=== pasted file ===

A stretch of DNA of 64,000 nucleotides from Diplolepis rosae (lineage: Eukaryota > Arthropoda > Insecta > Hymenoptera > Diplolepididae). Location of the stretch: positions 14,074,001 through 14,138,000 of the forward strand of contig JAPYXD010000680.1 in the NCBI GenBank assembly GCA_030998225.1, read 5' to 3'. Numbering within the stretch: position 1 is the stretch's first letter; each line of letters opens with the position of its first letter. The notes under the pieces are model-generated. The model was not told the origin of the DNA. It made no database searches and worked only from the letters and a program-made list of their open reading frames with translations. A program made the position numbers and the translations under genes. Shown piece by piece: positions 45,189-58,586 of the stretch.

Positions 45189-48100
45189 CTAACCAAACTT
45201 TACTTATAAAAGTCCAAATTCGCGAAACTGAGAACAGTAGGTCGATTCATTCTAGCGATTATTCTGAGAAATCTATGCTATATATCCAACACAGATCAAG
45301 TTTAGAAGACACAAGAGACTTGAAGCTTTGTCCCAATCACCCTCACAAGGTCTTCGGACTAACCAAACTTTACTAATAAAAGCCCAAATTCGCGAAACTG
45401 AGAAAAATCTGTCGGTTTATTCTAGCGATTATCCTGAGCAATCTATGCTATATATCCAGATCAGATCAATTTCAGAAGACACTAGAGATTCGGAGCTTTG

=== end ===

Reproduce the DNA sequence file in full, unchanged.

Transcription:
A stretch of DNA of 64,000 nucleotides from Diplolepis rosae (lineage: Eukaryota > Arthropoda > Insecta > Hymenoptera > Diplolepididae). Location of the stretch: positions 14,074,001 through 14,138,000 of the forward strand of contig JAPYXD010000680.1 in the NCBI GenBank assembly GCA_030998225.1, read 5' to 3'. Numbering within the stretch: position 1 is the stretch's first letter; each line of letters opens with the position of its first letter. The notes under the pieces are model-generated. The model was not told the origin of the DNA. It made no database searches and worked only from the letters and a program-made list of their open reading frames with translations. A program made the position numbers and the translations under genes. Shown piece by piece: positions 45,189-58,586 of the stretch.

Positions 45189-48100
45189 CTAACCAAACTT
45201 TACTTATAAAAGTCCAAATTCGCGAAACTGAGAACAGTAGGTCGATTCATTCTAGCGATTATTCTGAGAAATCTATGCTATATATCCAACACAGATCAAG
45301 TTTAGAAGACACAAGAGACTTGAAGCTTTGTCCCAATCACCCTCACAAGGTCTTCGGACTAACCAAACTTTACTAATAAAAGCCCAAATTCGCGAAACTG
45401 AGAAAAATCTGTCGGTTTATTCTAGCGATTATCCTGAGCAATCTATGCTATATATCCAGATCAGATCAATTTCAGAAGACACTAGAGATTCGGAGCTTTG